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Building a successful Proof of Value – Part 1

Gopikrishna Aravindan
February 14, 2019

Lessons from a medical devices startup that scammed Silicon Valley In the book ‘Bad Blood:: Secrecy and Lies in a Silicon Valley Startup’[1], John Carreyrou talks about the rise and fall of a start-up Medical device company called Theranos which promised a simpler and cheaper alternative to full range of blood tests. Theranos claimed that its device would allow patients to test their blood at home with finger pricks (as opposed to venous blood draws) and send the test results to the doctors digitally. It was all smoke and mirrors until Theranos was exposed for making false claims about a product that was nothing close to being workable. The CEO of Theranos was eventually indicted of conspiracy and wire fraud2. 2019 is touted as the year that will see the identification of use cases gain strategic advantage from emerging technologies like Block Chain and Virtual Reality. The first logical step in the process would be to identify use case and build limited implementations that can establish ROI – essentially, Proof of Concepts that can demonstrate value or Proof of Values (PoV). What can IT organizations learn from the Theranos story when it comes to building such Proof of Values? First Line of Defense: The first line of defense for Theranos were its board of directors. Unfortunately, no one on the board knew the subject well enough to check the claims made by the CEO.  Some checks and balances in early PoV stages helps ensure that the outcome reflects the organization interests. Here are some things to keep in mind:

  • Based on the technology selected, ensure you have the right technical skill set – if you don’t have the right skill on the team, try to find someone who is enthusiastic about picking up a new technology.
  • Identifying the right business case is critical for the success of a PoV – Listen to the right stakeholders and find out what use cases are valuable to the organization.
  • Use the technical expertise to establish which use cases have the least technical complexity when it comes to implementation. Use case that are most valuable to business and least difficult to implement will your team’s quick wins.
  • Provide regular feedback to the team if it needs a course correction but at the same time give them the recognition they deserve in the absence of structured incentive mechanisms – Remember, praise in public and criticize in private!
Listen to people in the trenches: There are several accounts in the book where employees have complained about the feasibility of the technology and quality control to deliver a full range of blood results based on a finger prick. Sometimes you may be faced with a situation where you got a developer interested in building a POV and they are willing to spend time beyond their regular work hours as you have convinced them of a win-win situation. Kudos to you, now you have their attention! But what’s important to sustain the implementation part is to ensure that you pay close attention to your team’s inputs during the course of development – one way to achieve this is through scrum ceremonies. Yes, that’s right! Just like any other agile project, PoVs can benefit from have the sprint planning, product backlog, retros, product demonstrations and collaborative tools. Developers who are working on other projects in the same client organization may have insights into what has worked well technically; Analysts / Scrum Masters will know what features the customers really want. Don’t overpromise and then cut corners: ‘Under promise and Overdeliver’ is the mantra of service strategy. That’s exactly what Theranos did not do. Instead, it made a promise to deliver a revolutionary device but when it came to delivery, it fell way short on its promises. When it comes to PoVs, while its okay to inform the customers of what’s in works, be wary about what you promise. When it comes to unproven technology, there is a high risk of running into roadblocks. This means that there is a high probability that you may not have a timeline on when and what you can demonstrate to the stakeholders. Keep in mind, that you would want to focus on building thin vertical slices that cuts across all layers – Backend, Integration, and UI. Make sure you have a workable solution that is a limited example but fully integrated. [1] 2 Image source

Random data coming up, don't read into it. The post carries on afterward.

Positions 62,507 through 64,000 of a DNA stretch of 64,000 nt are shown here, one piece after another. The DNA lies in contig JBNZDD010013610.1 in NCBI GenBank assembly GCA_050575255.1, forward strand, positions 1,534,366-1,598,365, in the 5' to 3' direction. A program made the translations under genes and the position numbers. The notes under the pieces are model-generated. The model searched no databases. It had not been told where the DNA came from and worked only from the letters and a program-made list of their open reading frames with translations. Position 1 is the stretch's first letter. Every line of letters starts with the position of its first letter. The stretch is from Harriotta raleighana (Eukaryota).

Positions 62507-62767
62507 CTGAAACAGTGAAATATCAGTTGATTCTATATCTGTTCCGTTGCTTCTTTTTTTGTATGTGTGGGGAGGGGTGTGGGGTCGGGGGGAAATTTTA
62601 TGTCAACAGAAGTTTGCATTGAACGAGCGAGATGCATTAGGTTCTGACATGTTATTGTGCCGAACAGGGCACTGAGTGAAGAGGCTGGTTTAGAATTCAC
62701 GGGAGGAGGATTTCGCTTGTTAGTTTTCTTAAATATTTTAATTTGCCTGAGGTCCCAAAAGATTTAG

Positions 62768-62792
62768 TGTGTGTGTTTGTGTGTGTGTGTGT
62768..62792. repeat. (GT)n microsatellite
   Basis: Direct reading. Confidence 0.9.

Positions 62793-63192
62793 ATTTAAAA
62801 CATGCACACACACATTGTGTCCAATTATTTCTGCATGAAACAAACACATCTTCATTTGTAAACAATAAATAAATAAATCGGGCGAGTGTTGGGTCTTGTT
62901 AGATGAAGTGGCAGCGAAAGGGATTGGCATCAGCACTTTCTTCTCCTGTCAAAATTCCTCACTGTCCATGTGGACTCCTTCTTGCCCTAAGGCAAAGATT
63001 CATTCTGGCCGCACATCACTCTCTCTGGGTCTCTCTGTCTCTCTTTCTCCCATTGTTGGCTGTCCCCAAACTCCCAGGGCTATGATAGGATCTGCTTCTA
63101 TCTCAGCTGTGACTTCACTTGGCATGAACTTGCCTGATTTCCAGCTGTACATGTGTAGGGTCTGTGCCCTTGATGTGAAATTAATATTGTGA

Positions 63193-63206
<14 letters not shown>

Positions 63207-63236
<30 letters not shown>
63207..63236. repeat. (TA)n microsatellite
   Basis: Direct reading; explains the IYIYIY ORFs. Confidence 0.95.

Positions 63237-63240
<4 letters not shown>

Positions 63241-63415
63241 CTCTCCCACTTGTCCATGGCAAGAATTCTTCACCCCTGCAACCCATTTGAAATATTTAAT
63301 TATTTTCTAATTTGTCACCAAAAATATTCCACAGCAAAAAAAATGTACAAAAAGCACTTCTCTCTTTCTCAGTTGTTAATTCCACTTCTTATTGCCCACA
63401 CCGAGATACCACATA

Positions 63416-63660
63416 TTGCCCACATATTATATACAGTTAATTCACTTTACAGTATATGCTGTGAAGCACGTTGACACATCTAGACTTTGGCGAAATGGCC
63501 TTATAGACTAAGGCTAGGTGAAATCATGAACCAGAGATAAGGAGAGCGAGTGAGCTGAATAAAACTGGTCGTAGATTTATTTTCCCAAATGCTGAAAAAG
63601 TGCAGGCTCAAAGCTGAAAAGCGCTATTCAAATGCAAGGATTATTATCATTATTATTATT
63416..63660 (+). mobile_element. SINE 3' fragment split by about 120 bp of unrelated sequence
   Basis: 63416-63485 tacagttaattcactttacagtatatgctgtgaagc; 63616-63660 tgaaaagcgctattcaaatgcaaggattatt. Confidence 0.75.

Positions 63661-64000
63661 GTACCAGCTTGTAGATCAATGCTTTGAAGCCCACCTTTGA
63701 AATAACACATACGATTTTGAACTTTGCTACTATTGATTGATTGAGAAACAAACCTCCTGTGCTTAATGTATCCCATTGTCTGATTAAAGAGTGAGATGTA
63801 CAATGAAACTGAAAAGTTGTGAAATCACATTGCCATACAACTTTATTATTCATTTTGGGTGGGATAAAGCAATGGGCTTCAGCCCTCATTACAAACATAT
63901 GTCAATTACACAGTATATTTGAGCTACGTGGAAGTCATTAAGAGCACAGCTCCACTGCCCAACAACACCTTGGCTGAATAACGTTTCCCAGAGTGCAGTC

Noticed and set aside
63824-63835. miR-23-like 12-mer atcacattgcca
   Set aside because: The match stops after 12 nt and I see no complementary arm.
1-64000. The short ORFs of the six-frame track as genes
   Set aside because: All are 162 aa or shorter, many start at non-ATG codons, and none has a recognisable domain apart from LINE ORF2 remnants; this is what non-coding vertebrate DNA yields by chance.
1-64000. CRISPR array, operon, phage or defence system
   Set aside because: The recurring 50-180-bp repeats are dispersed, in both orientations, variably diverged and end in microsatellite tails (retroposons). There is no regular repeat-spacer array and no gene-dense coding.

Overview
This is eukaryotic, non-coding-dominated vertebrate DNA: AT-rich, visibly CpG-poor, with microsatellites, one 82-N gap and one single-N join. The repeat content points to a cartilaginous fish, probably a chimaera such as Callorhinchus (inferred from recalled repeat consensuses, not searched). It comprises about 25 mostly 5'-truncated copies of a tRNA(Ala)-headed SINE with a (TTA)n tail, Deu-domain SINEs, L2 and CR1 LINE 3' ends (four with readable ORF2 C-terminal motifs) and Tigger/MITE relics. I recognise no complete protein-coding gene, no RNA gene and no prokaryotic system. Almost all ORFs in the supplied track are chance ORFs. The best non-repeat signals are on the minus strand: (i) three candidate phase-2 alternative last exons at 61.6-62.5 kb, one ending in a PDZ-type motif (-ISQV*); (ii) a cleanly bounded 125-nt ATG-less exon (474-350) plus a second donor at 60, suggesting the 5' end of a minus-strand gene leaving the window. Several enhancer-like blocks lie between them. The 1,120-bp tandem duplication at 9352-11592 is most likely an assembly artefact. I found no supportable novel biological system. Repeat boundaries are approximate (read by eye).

About the author

Gopikrishna Aravindan is an experienced professional services leader who has a passion for everything technology starting from ideating concepts to delivering large-scale technology transformation solutions while taking ownership of everything in between. He has a Masters degree in Information Systems from Carnegie Mellon University. He started his consulting career at Deloitte and has served seve


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